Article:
The year is 2021 and so is the number of different web content tools and frameworks at our disposal, or at least that's what it seems. From social media ads to Google search results, it’s easy to feel overwhelmed by the modern options for creating, or updating, a content site.
As an agency with decades of experience building digital products, we believe there are two architectural options for a modern web content application worth considering: a “monolithic” CMS approach that has more or less been the status quo for content management for decades, and a decoupled or “headless” API approach that, though relatively new, has gained serious popularity in recent years (and for good reason).
In capturing some of the nuances of these modern approaches to web content architecture, our goal with this series is to help you select the solution that works best for your institution, whether you are creating a new web application or embarking on a redesign.
The Content Management System (CMS) approach typically provides everything you need in one package: data storage, an editing platform, the front-end display, and any other configuration settings. This coupled approach is commonly referred to as “monolithic” or “off-the-shelf,” as one software framework manages both the back-end and front-end display needs.
A few examples of monolithic CMS frameworks that we frequently work with are WordPress, Drupal, and Craft.Generally speaking, the advantages of choosing one of these frameworks is that they provide a robust editor experience, are easily extensible, and are well-maintained. There are many Platform-as-a-Service (PaaS) hosting options available, which help to automate some of the error-prone laborious aspects of web hosting. However, there are disadvantages to this approach; open-source CMS frameworks require security monitoring and updates, they can add superfluous complexity, and the developer experience can be less appealing to newer developers.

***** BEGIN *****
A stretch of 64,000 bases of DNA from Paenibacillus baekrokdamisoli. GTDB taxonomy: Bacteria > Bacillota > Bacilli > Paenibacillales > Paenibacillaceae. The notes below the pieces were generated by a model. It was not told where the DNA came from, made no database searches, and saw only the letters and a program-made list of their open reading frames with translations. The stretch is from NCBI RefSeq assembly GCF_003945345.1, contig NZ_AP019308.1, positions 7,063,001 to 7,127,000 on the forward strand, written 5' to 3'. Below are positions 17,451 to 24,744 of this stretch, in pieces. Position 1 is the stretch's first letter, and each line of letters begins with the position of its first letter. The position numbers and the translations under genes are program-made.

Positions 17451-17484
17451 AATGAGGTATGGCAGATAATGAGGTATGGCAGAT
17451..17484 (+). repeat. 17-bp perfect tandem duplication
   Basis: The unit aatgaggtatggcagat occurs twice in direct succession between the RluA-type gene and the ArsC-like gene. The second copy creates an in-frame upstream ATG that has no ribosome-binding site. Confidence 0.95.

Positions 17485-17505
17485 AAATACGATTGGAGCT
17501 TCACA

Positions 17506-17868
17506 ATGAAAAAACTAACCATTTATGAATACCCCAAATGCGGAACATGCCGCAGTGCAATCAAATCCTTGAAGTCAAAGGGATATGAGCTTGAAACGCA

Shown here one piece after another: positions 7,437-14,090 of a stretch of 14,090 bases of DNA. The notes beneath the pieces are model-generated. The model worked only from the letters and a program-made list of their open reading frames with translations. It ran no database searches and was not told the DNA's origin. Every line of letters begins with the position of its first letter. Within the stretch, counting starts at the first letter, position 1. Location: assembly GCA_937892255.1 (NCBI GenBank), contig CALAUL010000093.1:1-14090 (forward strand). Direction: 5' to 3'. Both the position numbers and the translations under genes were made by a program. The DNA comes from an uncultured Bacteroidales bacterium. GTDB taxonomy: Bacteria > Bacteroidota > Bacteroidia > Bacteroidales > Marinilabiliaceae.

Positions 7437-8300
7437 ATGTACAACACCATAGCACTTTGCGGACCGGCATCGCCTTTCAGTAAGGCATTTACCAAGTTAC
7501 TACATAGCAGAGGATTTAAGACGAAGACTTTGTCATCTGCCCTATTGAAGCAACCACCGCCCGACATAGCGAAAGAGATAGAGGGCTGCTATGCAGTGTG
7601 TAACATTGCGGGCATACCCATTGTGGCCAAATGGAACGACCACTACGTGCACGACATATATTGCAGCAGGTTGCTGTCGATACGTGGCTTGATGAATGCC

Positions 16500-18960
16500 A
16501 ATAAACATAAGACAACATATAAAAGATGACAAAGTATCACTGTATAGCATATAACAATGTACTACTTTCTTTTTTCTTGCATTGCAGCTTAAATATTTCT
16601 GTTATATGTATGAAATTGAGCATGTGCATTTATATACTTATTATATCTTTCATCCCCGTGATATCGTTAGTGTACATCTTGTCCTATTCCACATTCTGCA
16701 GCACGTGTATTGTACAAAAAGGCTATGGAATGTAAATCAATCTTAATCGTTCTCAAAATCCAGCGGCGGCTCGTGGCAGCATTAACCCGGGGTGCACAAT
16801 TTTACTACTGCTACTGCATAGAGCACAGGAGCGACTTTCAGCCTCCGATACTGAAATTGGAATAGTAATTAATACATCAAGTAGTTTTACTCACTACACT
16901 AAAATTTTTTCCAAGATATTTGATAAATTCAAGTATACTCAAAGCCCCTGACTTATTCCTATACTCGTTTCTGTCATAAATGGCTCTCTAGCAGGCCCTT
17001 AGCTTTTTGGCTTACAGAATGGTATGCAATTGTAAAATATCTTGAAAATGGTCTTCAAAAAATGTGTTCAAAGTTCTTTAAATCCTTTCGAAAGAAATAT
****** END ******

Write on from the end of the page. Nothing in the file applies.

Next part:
This approach is commonly referred to as “headless” or “decoupled”, meaning that the presentation layer is decoupled from the data layer or content management system. In this scenario, there is often more than one software framework in play. By choosing to separate the back-end needs (administrative and content management) from the front-end displays (websites, apps, etc.) one can leverage multiple back-ends or data sources that can empower many front-ends.
Most modern CMS platforms can provide content via an API. There are also API-first CMS platforms such as Contentful and collaboration services such as Airtable that also expose content through an API. Developers can leverage a front-end framework like GatsbyJS, NextJS (and many others) to “consume” and present the content data exposed by the API. Performance, simpler hosting, personalization, and popularity amongst newer developers are just some advantages of this approach. Disadvantages include longer wait time for deployments and a less robust editor experience; the newness of this approach also means that it trends towards less out-of-the-box functionality and is likely less vetted than its older, more established counterpart.
The honest answer is that it depends; It depends on your speed goals and impacts, tolerance for architectural complexity, and your in-house expertise for content creation and site maintenance. We hope you’ll have a better understanding of your options as they relate to these considerations by the end of the series. Look out for upcoming parts of the Modern Web Content Architecture series, where we’ll do a deeper dive into the pros and cons of a monolithic and later a headless CMS approach.